Google fails to provide any insight into this error.

Load Test Results Error

Anyone come across this before?

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WCF service contract design article

I had a conversation yesterday regarding WCF service contract design with my tech lead at work. Funnily enough, I then got a comment on an old post that afternoon from Ciaran O’Neill which is really about the same topic. I thought that I should write up my thoughts on the subject. See here for the article.

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WCF service contract design

A good place to start looking at service contract design is the standards document published by iDesign (found here). This article contains some additional thoughts to add to these standards.

These ideas have come about because of a desire to achieve service designs that have minimum impact on configuration for both the client and the server. The intention is to design service contracts that will live happily with the default limits defined in WCF. The most common reasons for tweaking the WCF default configuration values are that services are returning data that is too large, or has too many objects in the graph for serialization.

Here are some things to think of when designing service contracts:

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Cache expiration policies article

I was asked recently about caching expiration policies in response to my rant in my Caching should not be the source of truth post and a comment I made in a post by Chris Blankenship. I have written an article about cache expiration policies which you can find here. It discusses the high level concepts in expiration polices and some suggestions about which options to pick. It makes references to HttpRuntime.Cache and the Caching Application Block in EntLib.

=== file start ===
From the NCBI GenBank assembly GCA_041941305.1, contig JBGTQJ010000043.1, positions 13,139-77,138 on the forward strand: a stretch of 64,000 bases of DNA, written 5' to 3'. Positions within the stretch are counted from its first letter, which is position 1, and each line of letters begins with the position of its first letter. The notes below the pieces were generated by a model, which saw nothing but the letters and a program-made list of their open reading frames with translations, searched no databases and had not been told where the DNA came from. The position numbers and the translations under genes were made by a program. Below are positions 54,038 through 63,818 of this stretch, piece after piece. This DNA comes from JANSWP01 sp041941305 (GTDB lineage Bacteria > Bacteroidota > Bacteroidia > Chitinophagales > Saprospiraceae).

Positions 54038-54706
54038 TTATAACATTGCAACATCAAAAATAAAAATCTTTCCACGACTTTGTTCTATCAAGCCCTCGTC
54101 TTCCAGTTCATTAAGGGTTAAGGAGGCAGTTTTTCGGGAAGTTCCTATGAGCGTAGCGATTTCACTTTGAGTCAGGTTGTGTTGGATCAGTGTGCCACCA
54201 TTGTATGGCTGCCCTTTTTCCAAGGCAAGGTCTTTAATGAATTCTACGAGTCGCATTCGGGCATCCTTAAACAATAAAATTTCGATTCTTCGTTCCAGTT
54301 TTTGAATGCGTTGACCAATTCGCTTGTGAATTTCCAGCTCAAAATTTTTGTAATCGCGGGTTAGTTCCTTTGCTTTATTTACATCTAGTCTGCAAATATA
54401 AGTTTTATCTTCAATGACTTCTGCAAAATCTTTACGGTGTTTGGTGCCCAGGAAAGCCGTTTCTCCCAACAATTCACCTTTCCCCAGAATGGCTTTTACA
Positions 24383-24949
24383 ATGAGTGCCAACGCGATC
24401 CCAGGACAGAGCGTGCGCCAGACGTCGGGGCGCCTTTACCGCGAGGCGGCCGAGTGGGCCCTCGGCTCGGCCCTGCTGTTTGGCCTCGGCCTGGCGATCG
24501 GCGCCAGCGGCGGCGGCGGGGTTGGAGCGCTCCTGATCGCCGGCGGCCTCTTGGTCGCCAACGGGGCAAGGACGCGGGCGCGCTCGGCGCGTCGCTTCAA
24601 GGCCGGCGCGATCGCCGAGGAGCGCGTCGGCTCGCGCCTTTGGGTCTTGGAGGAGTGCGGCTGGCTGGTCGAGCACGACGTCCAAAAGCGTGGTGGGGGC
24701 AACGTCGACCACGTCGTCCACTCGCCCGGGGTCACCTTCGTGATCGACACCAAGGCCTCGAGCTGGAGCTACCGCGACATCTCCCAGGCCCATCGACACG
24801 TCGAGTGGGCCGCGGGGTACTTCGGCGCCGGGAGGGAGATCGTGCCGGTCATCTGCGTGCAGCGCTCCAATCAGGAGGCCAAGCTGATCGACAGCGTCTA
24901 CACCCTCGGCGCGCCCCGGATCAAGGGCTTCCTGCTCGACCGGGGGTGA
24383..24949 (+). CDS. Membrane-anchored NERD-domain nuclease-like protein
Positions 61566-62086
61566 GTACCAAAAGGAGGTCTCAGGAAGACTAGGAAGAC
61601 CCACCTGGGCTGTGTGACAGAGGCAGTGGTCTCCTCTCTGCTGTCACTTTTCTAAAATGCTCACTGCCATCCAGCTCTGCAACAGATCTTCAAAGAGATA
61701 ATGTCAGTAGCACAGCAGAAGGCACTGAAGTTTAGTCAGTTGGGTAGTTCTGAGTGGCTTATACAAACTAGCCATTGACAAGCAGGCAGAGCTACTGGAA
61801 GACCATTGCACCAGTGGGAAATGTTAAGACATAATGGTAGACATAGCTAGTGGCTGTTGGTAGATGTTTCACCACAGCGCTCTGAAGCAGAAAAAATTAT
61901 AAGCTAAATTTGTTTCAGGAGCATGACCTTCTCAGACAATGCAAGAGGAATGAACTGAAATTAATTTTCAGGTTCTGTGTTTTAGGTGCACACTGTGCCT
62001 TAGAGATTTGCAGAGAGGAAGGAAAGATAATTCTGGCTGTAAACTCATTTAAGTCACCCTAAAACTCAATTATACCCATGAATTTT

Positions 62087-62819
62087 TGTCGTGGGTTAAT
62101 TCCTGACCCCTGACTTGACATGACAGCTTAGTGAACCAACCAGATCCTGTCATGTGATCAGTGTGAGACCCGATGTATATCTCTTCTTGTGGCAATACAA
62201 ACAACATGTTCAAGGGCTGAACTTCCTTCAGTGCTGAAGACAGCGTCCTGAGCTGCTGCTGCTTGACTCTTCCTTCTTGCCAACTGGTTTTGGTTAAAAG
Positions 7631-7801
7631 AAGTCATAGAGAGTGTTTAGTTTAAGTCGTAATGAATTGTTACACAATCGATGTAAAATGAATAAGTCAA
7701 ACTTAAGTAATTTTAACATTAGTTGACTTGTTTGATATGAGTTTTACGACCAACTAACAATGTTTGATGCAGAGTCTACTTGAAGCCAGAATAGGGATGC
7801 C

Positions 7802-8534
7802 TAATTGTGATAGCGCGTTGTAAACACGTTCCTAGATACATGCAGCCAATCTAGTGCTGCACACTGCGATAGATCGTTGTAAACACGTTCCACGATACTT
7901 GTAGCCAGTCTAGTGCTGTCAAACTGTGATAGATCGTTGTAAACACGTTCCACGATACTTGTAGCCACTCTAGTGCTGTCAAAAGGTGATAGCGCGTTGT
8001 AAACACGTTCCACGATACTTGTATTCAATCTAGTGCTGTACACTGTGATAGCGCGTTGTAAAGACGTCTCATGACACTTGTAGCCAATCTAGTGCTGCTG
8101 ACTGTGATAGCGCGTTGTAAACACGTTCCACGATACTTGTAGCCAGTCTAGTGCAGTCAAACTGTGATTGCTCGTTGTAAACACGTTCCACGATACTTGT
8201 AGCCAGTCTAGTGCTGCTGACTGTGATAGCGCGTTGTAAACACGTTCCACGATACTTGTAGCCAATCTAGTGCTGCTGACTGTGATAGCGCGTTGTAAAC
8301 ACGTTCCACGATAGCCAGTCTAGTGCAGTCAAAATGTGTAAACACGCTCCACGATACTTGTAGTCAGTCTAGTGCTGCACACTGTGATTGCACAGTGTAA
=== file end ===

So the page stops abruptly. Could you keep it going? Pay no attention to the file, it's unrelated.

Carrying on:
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Cache Expiration Policies

This article aims to provide an overview about caching expiration policies and how they can be used. While the concepts are technology agnostic, the article references the System.Web.Caching.Cache exposed from HttpRuntime for code examples and also some references to the Caching Application Block in EntLib.

What is a cache expiration policy?

A cache expiration policy is a combination of concepts which define when a cache entry expires. Once a cache entry has expired, it may be removed from a cache. The policy is typically assigned when data is added to the cache and is normally custom to a single cached entry based on characteristics of the entry.

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IServiceLocator - A common IoC container / Service locator interface

This is great news - My Technobabble : IServiceLocator a step toward IoC container / Service locator detente. This diverse group of people have been able to collaborate to create a common interface to use for IoC container / Service locator frameworks. Hopefully the adoption rate will be swift by the creators of the IoC frameworks. Congratulations guys, this is a great achievement.

It would be good to see the same outcome for a common logging interface.